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  • How to Read a Reading of a Written Poem
  • Peter Middleton (bio)

Poetry readings have become a standard element in the practice of poetry in the English-speaking world over the past fifty years, yet their significance as anything more than entertainment remains little understood.1 Literary studies has lagged behind another field that has made significant steps in the study of poetry performance—oral poetics. My title alludes to John Miles Foley's recent textbook (2002) on the study of oral poetry, which offers both a comprehensive account of different theories of oral poetry and an extended introduction to his own contribution to the study of the units of composition. Foley's work, like that of other ethnographers of oral poetry, has important implications for the study of the relation between any written poetry and its performance, even among the most literate, print-based cultures.

My own research into the contemporary Anglophone poetry reading in which a written, often printed, text is read aloud, began with a puzzle: the seeming dissonance between the opportunities for understanding a poem when read silently and the fleeting impressions presented by an oral performance of the same text. Poetry readings can seem explicable if one thinks of them as entertainment, or part of the celebrity system, or as performances of a verbal score that like most musical scores can only be appreciated properly once converted by instruments and voices into sonic form. All of these variations do take place and important poetry has emerged in each area. Why then is it that such poetry is in the minority, and that the main body of contemporary poetry is also regularly performed by its authors and yet would seem to require the kind of thoughtful, prolonged attention that only silent reading of a printed text can supply?

This question turns out to go much deeper than it would appear. It requires an almost complete rethinking of what we understand as the reading of literary texts in contemporary Western culture. The study of performance [End Page 7] challenges the idea that reading a book is a practice that can be conceptualized as a solitary and autonomous practice, despite the apparent isolation of the silent reader. Although the commonsense image of reading treats it as a cognitive activity taking place in a mental realm that only exists within one subject, just as dreams, thoughts, and memories also occur there, the analysis of oral performance of texts contributes to the hypothesis that literary reading is a collective activity of which the singular encounter with a printed text, and a mind turned inward, is only a small part of a complex network. This collectivity constantly finds different means of representing itself through institutions and rituals: performances in the simple sense, where one or more persons stand in front of an audience, as well as more cutting-edge rituals that are likely to disguise the ritual and performative elements with anything from politics to education, mass media formats, and internet protocols. Orality remains much more important for all forms of modern literature than literary theory and criticism assume.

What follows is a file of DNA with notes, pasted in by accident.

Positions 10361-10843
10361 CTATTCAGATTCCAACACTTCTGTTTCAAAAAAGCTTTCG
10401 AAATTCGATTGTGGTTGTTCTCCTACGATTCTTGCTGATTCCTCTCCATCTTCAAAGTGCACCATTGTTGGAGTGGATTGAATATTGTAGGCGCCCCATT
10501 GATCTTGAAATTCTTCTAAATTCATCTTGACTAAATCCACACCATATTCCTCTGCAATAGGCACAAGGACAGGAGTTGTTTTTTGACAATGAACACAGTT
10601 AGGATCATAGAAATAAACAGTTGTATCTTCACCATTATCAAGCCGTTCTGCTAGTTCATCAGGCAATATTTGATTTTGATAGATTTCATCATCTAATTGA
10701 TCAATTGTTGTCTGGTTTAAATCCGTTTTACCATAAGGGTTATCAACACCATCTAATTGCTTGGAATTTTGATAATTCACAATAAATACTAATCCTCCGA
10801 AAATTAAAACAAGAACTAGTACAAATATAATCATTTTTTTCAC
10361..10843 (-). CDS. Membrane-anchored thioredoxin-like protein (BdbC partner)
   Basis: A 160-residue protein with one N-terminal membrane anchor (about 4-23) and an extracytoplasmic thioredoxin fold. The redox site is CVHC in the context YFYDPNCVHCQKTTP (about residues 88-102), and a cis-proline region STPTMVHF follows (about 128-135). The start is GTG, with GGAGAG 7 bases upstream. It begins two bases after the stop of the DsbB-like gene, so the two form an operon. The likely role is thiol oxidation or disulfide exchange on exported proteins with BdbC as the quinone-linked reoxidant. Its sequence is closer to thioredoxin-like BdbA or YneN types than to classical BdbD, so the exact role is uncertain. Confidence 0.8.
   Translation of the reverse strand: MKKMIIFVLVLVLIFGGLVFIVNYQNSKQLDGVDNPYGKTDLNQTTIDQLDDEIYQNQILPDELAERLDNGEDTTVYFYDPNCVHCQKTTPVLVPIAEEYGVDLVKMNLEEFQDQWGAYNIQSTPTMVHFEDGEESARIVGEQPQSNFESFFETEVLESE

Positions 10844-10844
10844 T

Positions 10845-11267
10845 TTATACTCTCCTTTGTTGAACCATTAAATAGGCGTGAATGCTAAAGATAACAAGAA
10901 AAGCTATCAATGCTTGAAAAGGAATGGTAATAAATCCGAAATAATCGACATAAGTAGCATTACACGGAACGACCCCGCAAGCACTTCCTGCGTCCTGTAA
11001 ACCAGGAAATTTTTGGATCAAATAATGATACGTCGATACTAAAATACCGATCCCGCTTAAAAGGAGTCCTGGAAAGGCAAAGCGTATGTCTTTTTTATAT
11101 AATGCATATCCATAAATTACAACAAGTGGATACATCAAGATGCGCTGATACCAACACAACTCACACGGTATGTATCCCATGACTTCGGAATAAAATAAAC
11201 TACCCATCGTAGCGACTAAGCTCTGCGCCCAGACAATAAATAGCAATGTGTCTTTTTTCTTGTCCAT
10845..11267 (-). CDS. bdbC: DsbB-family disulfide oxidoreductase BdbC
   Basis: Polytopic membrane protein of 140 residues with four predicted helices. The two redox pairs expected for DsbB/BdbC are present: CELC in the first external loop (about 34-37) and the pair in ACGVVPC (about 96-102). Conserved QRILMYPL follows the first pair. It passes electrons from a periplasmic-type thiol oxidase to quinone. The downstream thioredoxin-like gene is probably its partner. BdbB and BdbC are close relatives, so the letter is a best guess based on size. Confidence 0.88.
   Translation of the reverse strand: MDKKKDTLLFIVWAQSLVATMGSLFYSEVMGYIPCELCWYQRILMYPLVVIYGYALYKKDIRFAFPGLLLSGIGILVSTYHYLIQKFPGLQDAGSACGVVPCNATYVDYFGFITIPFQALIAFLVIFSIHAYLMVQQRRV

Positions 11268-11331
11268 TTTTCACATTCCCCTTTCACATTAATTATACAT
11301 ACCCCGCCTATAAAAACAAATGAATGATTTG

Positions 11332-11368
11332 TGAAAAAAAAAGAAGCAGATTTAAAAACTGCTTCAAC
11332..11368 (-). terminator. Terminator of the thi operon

A contemporary Western poetry reading may seem far from research into texts and readers from earlier periods of history and far from the significance of aesthetically rich language performances in other cultures. There are several reasons, however, why we should not assume that this is the case. One baseline for literary and ethnographic theory is an image of Western literature whose outlines have been shaped by an academic culture of reading largely blind to the degree to which orality and performance remain part of literature today. A revision of the standard picture of texts as objects ready for interpretation is badly needed in spite of the work of historians and theorists of reception into the formation of reception communities and the vicissitudes of reader-response. A second reason is that those few writers, mostly poets, who have investigated the interdependence of writing and orality, have produced bodies of literary work that could, if translated into the more familiar modes of academic conceptualizing, be of considerable value. A third reason is that the textual memory produced by literary texts is spread across networks...


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